The Last Days of Pompeii
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First edition title page
The Last Days of Pompeii is a novel written by the baron Edward Bulwer-Lytton in 1834. The novel was inspired by the painting The Last Day of Pompeii by the Russian painter Karl Briullov, which Bulwer-Lytton had seen in Milan. It culminates in the cataclysmic destruction of the city of Pompeii by the eruption of Mount Vesuvius in AD 79.
The novel uses its characters to contrast the decadent culture of 1st-century Rome with both older cultures and coming trends. The protagonist, Glaucus, represents the Greeks who have been subordinated by Rome, and his nemesis Arbaces the still older culture of Egypt. Olinthus is the chief representative of the nascent Christian religion, which is presented favourably but not uncritically. The Witch of Vesuvius, though she has no supernatural powers, shows Bulwer-Lytton's interest in the occult – a theme which would emerge in his later writing, particularly The Coming Race.
A popular sculpture by American sculptor Randolph Rogers, Nydia, the Blind Flower Girl of Pompeii (1856), was based on a character from the book.
- Glaucus, The protagonist, a handsome Athenian nobleman and Ione's betrothed.
- Ione, A beautiful and intelligent high-born Greek set to marry Glaucus. Orphaned in childhood, she was Arbaces' ward and becomes the target of his evil attempts at seduction.
- Arbaces, The antagonist, a scheming Egyptian sorcerer and a high priest of Isis, and the former guardian of Ione and Apaecides. Murders Apaecides and frames Glaucus for the crime. Repeatedly attempts to seduce Ione.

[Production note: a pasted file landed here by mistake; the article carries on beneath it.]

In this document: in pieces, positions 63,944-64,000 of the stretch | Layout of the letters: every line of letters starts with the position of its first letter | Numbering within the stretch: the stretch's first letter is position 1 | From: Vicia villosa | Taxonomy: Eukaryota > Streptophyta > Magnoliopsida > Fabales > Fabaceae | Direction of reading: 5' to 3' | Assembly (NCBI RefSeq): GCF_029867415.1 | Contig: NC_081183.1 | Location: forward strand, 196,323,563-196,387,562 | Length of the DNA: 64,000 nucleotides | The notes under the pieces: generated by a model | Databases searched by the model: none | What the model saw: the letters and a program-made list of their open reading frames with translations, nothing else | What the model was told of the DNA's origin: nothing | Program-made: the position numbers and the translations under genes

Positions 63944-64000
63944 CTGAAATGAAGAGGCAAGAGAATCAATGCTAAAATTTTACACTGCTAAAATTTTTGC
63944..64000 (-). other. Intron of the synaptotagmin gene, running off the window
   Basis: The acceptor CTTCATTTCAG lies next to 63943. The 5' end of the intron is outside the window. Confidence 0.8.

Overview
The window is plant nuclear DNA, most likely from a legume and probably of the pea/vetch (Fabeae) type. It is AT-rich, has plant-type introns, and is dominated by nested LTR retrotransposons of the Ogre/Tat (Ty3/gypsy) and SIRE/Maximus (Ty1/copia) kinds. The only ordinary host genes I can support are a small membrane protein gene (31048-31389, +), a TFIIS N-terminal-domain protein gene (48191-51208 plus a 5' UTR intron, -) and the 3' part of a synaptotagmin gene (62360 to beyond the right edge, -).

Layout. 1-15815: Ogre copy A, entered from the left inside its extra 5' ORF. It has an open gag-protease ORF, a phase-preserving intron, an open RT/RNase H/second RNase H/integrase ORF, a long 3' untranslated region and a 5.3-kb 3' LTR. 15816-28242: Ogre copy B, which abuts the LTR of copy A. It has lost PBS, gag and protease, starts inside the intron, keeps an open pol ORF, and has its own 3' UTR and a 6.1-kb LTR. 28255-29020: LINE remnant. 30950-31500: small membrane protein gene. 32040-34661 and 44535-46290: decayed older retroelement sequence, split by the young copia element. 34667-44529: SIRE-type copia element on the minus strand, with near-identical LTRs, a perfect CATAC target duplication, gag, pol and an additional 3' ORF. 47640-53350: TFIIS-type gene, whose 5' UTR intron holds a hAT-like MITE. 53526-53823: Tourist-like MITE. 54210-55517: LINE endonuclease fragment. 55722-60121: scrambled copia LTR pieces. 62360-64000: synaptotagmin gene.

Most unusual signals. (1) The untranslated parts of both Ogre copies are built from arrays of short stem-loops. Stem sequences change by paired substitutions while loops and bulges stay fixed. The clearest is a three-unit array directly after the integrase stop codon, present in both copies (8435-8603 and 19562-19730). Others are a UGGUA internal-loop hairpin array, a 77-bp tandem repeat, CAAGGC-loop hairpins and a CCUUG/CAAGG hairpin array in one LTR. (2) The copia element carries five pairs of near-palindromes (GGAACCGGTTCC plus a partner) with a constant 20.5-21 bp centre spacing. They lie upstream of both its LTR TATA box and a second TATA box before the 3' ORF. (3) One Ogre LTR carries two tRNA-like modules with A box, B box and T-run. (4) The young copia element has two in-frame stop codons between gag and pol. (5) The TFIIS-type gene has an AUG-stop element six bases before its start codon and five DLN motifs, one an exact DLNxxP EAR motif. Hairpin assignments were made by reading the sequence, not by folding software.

- Nydia, A young slave stolen from high-born parents by kidnappers in Thessaly. She weaves and sells garlands of flowers to earn coins for her tyrannical owners. Nydia pines for Glaucus and eventually commits suicide rather than suffer unrequited love.
- Sallust, A good-hearted epicurian and friend of Glaucus.
- Calenus, A greedy priest of the cult of Isis who witnesses Arbaces murder Apaecides. First blackmails Arbaces, then tells the truth when Arbaces turns on him.
- Olinthus, A Christian who converts Apaecides to Christianity. Sentenced to death for his religion.
- Diomed, A rich, dyspeptic merchant known in Pompeii for his lavish banquets. Julia's father.
- Julia, The handsome but spoiled daughter of Diomed. Has eyes for Glaucus and obtains a potion that will make him love her; instead receives a potion that will make him insane.
- Clodius, A spendthrift noble with a gambling problem. Becomes Julia's suitor after she loses interest in Glaucus.
Pompeii, A.D. 79. Athenian nobleman Glaucus arrives in the bustling and gaudy Roman town and quickly falls in love with the beautiful Greek Ione. Ione's former guardian, the malevolent Egyptian sorcerer Arbaces, has designs on Ione and sets out to destroy their budding happiness. Arbaces has already ruined Ione's sensitive brother Apaecides by luring him to join the vice-ridden priesthood of Isis.
The blind slave Nydia is rescued from her abusive owners by Glaucus, for whom she secretly pines. Arbaces horrifies Ione by declaring his love for her, and flying into a rage when she refuses him. Glaucus and Apaecides rescue her from his grip, but Arbaces is struck down by an earthquake, a sign of Vesuvius' coming eruption.
Glaucus and Ione exult in their love, much to Nydia's torment, while Apaecides finds a new religion in Christianity.
Nydia unwittingly helps Julia, a rich young woman who has eyes for Glaucus, obtain a love potion from Arbaces to win Glaucus's love. But the love potion is really a poison that will turn Glaucus mad. Nydia steals the potion and administers it; Glaucus drinks only a small amount and begins raving wildly.
Apaecides and Olinthus, an early Christian, determine to publicly reveal the deception of the cult of Isis. Arbaces, recovered from his wounds, overhears and stabs Apaecides to death; he then pins the crime on Glaucus, who has stumbled onto the scene.